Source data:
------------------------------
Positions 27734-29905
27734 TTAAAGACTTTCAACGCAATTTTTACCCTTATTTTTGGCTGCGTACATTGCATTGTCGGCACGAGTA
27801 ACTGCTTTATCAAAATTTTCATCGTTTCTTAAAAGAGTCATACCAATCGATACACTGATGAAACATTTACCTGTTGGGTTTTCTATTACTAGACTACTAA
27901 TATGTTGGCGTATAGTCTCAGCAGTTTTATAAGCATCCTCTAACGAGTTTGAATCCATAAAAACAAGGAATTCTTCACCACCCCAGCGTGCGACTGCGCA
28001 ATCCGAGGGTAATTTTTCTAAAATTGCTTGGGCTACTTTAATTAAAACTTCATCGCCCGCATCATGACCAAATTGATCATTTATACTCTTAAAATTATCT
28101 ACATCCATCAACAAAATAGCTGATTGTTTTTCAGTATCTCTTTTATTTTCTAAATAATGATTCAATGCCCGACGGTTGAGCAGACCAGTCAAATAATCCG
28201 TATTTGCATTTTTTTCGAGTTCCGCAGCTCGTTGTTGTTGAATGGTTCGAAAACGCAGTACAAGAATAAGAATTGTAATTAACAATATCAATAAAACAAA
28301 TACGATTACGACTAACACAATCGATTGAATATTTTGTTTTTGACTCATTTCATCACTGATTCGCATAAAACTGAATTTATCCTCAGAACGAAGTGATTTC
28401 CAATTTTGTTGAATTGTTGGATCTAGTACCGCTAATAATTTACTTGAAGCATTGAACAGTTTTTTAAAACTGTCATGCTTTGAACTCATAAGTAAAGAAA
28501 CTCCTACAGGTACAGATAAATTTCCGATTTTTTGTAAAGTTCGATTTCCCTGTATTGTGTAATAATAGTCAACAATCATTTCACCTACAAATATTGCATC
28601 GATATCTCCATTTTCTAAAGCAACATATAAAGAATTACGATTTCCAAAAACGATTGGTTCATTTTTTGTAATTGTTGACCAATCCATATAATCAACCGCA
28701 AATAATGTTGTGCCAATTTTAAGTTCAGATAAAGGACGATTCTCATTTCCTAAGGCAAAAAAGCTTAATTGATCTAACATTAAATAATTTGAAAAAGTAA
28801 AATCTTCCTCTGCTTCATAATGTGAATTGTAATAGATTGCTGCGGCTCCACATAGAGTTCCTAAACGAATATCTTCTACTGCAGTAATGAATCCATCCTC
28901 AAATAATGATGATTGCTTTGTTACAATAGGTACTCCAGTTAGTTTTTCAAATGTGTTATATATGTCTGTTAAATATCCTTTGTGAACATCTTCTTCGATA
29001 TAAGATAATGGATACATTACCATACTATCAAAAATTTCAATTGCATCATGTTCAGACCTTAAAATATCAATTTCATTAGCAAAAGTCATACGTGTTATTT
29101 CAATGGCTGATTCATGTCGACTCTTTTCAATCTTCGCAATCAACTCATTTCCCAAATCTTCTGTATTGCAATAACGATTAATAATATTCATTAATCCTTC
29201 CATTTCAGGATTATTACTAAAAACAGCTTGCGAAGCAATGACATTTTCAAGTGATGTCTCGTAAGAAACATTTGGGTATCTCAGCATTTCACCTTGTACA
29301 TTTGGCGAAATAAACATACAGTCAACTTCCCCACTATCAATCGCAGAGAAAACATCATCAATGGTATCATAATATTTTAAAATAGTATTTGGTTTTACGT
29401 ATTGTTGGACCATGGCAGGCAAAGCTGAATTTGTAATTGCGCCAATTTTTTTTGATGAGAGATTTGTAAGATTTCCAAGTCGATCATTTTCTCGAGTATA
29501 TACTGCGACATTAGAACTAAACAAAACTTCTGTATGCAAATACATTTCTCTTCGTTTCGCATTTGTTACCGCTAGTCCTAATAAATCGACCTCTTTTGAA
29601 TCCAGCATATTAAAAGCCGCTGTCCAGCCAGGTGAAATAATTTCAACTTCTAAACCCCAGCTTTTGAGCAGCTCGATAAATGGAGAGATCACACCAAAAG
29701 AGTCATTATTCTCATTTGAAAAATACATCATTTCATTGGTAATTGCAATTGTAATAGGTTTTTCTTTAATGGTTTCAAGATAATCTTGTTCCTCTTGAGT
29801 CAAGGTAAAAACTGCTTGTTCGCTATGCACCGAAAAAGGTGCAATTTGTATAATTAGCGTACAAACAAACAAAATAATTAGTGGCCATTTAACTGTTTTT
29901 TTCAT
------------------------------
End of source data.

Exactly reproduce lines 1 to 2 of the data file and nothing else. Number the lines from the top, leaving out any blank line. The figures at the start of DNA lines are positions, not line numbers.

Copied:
Positions 27734-29905
27734 TTAAAGACTTTCAACGCAATTTTTACCCTTATTTTTGGCTGCGTACATTGCATTGTCGGCACGAGTA